Is there a fee for freezing your Chex Systems file? When I go to the page to do the freeze, there is no mention of fees.

ved
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Re: Equifax says info stolen. What's my best course of action?

Post by ved » Fri Sep 08, 2017 11:53 am

^^^ Yes.

As I said, it may be innocuous (july 29 was a saturday when the breach was identified, and Aug 2 was a wednesday when these execs executed their orders). But the optics is bad for the company.

Eureka
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Re: Equifax customer information leak

Post by Eureka » Fri Sep 08, 2017 11:53 am

More on the arbitration clause in TrustedIDPremier agreement. A class-action suit has already been filed.
http://www.marketwatch.com/story/why-so ... 2017-09-08

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Re: Equifax customer information leak

Post by lazydavid » Fri Sep 08, 2017 12:07 pm

Grt2bOutdoors wrote:
Fri Sep 08, 2017 11:04 am
The one's that do use these physical devices like RSA want $25 for them, of course you the customer will have to pay for it.
You don't to have a token mailed to you to do TOTP (Time-based One Time Passcode) using a physical device that you possess. There is an open standard used by many organization which transmits a seed to an authentication app on your phone/tablet (I use Google Authenticator, but there are literally dozens of them) one time, by generating a QR code that you then take a picture of. That is the one and only time second factor data is sent from the organization to you. Your device then generates a predetermined series of keys every 30 seconds, just like an RSA token. When you are prompted for a 2nd factor, you just type in the 6 digit number from the app, and voila! You're in. I'm not aware of any services that charge for this, because there are no variable costs.

This process is immune from the SMS-hijacking attacks that have been in the news the past 18 months or so.
Last edited by lazydavid on Fri Sep 08, 2017 12:09 pm, edited 1 time in total.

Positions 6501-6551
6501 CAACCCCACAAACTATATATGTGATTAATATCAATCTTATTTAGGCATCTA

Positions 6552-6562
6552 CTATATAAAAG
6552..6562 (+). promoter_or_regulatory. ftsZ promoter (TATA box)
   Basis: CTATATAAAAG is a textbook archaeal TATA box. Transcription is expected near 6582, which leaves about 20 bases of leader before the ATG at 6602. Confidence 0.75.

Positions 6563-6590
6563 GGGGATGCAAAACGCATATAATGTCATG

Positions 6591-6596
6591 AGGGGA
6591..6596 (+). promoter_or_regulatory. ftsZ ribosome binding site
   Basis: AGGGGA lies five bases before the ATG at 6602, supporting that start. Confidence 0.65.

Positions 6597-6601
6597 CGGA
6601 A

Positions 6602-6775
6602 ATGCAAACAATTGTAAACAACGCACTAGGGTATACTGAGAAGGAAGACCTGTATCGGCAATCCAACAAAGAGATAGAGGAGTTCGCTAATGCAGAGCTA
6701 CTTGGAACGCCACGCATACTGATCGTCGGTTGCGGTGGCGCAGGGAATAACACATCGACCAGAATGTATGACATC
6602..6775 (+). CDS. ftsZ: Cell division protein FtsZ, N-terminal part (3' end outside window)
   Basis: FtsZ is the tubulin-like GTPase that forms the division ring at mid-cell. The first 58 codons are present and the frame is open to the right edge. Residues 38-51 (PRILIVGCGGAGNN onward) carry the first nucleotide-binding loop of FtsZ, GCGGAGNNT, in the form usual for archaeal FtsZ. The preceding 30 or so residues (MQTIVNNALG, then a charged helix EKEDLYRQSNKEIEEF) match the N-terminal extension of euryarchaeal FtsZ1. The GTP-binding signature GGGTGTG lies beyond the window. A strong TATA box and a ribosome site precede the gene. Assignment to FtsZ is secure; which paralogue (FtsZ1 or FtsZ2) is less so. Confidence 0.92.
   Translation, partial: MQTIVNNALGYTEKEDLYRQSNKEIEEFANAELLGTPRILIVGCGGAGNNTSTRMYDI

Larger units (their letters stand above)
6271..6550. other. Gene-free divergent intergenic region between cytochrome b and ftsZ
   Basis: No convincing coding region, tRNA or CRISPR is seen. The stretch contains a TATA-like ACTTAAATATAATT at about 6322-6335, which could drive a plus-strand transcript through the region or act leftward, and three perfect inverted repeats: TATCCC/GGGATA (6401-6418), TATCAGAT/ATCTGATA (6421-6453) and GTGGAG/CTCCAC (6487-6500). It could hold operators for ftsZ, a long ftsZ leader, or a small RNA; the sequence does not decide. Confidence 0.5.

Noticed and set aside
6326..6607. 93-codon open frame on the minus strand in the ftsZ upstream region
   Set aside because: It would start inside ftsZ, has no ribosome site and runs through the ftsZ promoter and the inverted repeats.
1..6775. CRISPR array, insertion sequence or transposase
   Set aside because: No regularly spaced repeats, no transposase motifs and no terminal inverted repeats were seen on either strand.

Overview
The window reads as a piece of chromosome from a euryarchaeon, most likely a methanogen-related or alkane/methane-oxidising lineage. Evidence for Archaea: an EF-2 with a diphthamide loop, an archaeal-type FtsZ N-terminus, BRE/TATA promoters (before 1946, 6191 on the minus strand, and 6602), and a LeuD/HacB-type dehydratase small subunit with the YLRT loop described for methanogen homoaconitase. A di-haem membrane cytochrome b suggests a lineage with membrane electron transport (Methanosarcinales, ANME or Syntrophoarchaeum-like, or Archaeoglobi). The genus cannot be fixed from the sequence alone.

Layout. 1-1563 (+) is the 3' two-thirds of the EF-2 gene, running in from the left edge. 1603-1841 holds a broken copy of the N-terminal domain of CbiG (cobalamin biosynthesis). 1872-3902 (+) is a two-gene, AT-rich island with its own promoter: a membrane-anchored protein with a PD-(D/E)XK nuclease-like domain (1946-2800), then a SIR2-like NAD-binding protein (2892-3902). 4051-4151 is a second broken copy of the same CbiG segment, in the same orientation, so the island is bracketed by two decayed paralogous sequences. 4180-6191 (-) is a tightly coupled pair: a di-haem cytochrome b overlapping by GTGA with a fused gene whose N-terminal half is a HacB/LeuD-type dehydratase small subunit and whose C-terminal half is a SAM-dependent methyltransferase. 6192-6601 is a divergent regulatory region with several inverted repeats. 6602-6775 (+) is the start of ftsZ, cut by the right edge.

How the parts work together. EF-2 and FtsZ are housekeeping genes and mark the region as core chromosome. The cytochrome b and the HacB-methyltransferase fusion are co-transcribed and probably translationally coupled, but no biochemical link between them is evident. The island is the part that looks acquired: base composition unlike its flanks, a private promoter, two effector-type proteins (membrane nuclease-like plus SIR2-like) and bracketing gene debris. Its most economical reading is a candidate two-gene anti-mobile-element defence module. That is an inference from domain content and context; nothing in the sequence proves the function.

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oneleaf
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Re: Equifax customer information leak

Post by oneleaf » Fri Sep 08, 2017 12:08 pm

Just froze my wife and I's credit reports at Equifax and Transunion online. Tried to do it at Experian but both me and my wife could not do it and they requested that we do it by mail (after going through the form and entering credit card number for the $10, it tells me they can't do it, which was super annoying).

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triceratop
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Re: Equifax customer information leak

Post by triceratop » Fri Sep 08, 2017 12:12 pm

Eureka wrote:
Fri Sep 08, 2017 11:53 am
More on the arbitration clause in TrustedIDPremier agreement. A class-action suit has already been filed.
http://www.marketwatch.com/story/why-so ... 2017-09-08
I find that to be a shoddily written article, though the comments by Lisa Gilbert are useful.

1) the Terms referenced in one of the tweets embedded in the article are the Equifax Terms, not the TrustedID Terms (@wyatt_privilege links to the correct terms).

2) The CFPB arbitration rules apparently only apply to companies like banks and credit card issuers, not a company like Equifax (see page 3-4 of the final rule and remember Equifax's role in the industry).

3) Also note: the Equifax terms (as opposed to the TrustedID terms) include a carve-out exemption for FCRA. The TrustedID terms do not include this exemption. The article does not mention this.

It's still an open question whether the TrustedID terms prohibit one from suing the parent company.
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chevca
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Re: Equifax customer information leak

Post by chevca » Fri Sep 08, 2017 12:13 pm

Meh, it's about the 5th time in the past decade my personal information may have been compromised by some hacker group. Nothing new here.

It's very unlikely any of us are "safe" in this day and age. Our info is all out there somewhere and hackers are seeking it constantly.

Eureka
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Re: Equifax customer information leak

Post by Eureka » Fri Sep 08, 2017 12:20 pm

triceratop wrote:
Fri Sep 08, 2017 12:12 pm
Eureka wrote:
Fri Sep 08, 2017 11:53 am
More on the arbitration clause in TrustedIDPremier agreement. A class-action suit has already been filed.
http://www.marketwatch.com/story/why-so ... 2017-09-08
I find that to be a shoddily written article, though the comments by Lisa Gilbert are useful.

1) the Terms referenced in one of the tweets embedded in the article are the Equifax Terms, not the TrustedID Terms (@wyatt_privilege links to the correct terms).

2) The CFPB arbitration rules apparently only apply to companies like banks and credit card issuers, not a company like Equifax (see page 3-4 of the final rule and remember Equifax's role in the industry).